The clearest way to identify the left and right wings of horror is in the treatment of the monster. The aloof aristocratic vampire, the mutated inspect, the xenomorph with slavering jaws, the masked killer are all definitively ‘other’. The undead thing that used to be your husband, wife or neighbour, but now just wants to feast on your flesh, is recognisable as formerly one of us. Go even further and the tragic monster pursued by pitchfork wielding locals suggests the real evil is us. The ultimate extension of this leads to films like Clive Barker’s Nightbreed where the monsters are the heroes, or Guillermo Del Toro’s Pan’s Labyrinth in which fairy tale monsters are a relief from the all too human monsters of fascism.
The People Under the Stairs is so far to the left of the division that it probably knows all the words of The Internationale. Craven’s film is perfectly enjoyable if taken on a surface level as modern Grimm’s Fairy Tale, but scratch that surface even lightly and a strong and politically motivated subtext is to be found. Like Carpenter’s They Live, Craven’s film is interested in making the left wing of horror explicitly political.
‘Fool’ (Adams) is a young African-American boy growing up in grim urban squalor. His family (older sister, her kids, and a sick mother) are the last tenants in a slum building. Fool has to walkover the prone bodies of whacked out crack addicts just to get to his front door. As if things couldn’t get any worse the landlord has issued an eviction notice as the family is three days late with their rent as his mother cannot work due to her cancer (an entirely operable tumour they cannot afford to have treated). This suits the landlord just fine as with the last family evicted the building can be bulldozed to make way for lucrative offices or condos.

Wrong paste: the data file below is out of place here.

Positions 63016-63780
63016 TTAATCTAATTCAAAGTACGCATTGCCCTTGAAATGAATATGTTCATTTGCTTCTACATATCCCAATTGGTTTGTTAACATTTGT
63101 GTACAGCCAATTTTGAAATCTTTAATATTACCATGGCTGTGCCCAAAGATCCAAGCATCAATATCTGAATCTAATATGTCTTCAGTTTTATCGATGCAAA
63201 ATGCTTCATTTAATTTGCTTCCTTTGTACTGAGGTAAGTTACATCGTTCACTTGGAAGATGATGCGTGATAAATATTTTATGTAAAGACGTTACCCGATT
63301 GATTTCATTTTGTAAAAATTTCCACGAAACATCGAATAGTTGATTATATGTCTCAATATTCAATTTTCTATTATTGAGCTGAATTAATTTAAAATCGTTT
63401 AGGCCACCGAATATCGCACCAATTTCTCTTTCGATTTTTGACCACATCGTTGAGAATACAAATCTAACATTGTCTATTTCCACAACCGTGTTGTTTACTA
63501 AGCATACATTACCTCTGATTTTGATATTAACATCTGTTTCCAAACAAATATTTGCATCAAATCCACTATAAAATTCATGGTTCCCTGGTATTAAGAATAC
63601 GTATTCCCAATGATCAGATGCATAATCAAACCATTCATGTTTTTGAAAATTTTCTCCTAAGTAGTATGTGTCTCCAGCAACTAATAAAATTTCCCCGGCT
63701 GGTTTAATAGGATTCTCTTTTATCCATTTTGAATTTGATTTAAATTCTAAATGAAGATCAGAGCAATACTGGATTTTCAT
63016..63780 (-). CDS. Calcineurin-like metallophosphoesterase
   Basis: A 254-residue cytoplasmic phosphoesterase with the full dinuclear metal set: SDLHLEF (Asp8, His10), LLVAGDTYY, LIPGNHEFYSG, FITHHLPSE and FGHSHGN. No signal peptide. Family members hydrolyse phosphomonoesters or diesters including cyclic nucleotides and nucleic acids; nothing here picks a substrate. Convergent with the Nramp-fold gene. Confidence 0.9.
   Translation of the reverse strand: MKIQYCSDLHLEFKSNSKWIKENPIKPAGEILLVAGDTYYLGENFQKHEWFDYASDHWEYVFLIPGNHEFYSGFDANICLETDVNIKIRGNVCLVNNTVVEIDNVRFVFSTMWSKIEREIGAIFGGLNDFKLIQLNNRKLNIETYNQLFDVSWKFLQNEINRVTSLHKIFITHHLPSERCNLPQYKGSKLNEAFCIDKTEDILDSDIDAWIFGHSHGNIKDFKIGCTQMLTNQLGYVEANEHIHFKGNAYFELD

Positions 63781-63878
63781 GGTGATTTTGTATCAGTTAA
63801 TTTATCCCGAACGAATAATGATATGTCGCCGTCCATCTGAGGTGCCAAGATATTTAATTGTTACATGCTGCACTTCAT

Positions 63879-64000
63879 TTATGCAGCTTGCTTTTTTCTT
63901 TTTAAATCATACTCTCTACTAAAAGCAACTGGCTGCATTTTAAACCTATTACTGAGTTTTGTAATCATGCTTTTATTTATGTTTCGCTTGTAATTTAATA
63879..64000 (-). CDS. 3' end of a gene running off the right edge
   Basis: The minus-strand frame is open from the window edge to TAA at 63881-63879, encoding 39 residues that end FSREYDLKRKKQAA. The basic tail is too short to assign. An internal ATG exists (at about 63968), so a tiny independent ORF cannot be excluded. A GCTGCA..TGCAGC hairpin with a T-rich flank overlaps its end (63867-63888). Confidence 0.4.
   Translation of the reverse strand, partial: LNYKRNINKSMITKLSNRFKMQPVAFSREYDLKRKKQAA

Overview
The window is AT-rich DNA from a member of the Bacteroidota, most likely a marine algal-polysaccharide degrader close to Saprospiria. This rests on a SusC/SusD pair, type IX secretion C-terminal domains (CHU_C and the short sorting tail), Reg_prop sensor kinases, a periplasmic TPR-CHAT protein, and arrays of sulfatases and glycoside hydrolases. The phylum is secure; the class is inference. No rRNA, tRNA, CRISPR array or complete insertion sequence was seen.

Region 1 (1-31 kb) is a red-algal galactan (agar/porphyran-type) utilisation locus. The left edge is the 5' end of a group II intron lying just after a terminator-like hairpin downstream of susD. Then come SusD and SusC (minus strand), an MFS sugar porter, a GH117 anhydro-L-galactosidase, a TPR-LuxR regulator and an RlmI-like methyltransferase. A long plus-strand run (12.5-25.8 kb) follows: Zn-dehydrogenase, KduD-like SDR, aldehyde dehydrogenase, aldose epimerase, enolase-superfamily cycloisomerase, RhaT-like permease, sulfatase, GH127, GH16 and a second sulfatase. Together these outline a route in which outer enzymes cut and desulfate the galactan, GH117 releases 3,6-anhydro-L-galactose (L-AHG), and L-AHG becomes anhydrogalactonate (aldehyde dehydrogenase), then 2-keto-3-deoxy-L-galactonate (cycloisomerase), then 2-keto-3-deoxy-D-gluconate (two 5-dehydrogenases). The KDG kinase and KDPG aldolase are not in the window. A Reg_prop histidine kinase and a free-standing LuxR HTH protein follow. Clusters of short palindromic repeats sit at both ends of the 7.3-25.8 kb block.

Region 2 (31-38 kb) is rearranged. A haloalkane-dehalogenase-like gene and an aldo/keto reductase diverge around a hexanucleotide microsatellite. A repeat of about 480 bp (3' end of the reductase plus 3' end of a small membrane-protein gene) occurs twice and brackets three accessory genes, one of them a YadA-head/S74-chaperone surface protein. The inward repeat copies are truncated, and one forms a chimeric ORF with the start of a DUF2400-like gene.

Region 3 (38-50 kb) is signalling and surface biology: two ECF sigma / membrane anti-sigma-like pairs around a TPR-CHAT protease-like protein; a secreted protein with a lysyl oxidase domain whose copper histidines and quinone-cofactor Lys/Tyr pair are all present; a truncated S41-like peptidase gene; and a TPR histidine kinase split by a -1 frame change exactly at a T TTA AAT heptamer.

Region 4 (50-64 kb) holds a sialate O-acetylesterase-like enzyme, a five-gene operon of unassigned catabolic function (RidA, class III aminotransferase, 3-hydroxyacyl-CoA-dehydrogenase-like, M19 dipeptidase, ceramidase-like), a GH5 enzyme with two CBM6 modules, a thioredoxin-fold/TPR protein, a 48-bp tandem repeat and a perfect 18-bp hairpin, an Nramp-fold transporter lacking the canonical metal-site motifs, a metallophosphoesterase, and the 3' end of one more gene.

Fool is persuaded by his sister’s boyfriend Leroy (a pre-Pulp Fiction Rhames) to join his plan to rob the landlord. Leroy has due to a chance postal mix up been able to find their address and has heard that they have significant cash stored somewhere on their property. With his family in dire economic straits the boy sees little choice but to throw in with Leroy. What neither of them knows is that the landlords are a pair of demented middle class psychopaths played by Everett McGill and Wendy Robie (Ed and Nadine from David Lynch’s Twin Peaks). As Fool tells their daughter Alice (Langer), “Your father is one evil mother. Actually your mother is one evil mother too!”
McGill and Robie’s characters are unnamed and only referred to as ‘Man’ and ‘Woman’ in the films credits, but their suburban home is a house of horrors and once inside Leroy and Fool become first trapped then hunted by the couple and their vicious Rottweiler (an outstanding canine performance worthy of a Palm Dog). Alice has never set foot outside and lives in terror of her mother and father’s anger. Although she is her mother’s ‘princess’ she lives in fear of the fate of the couples other children – boys who talked back or were otherwise insolent – who are kept penned in the basement and fed on… well this is a horror film, what do you think they are fed on?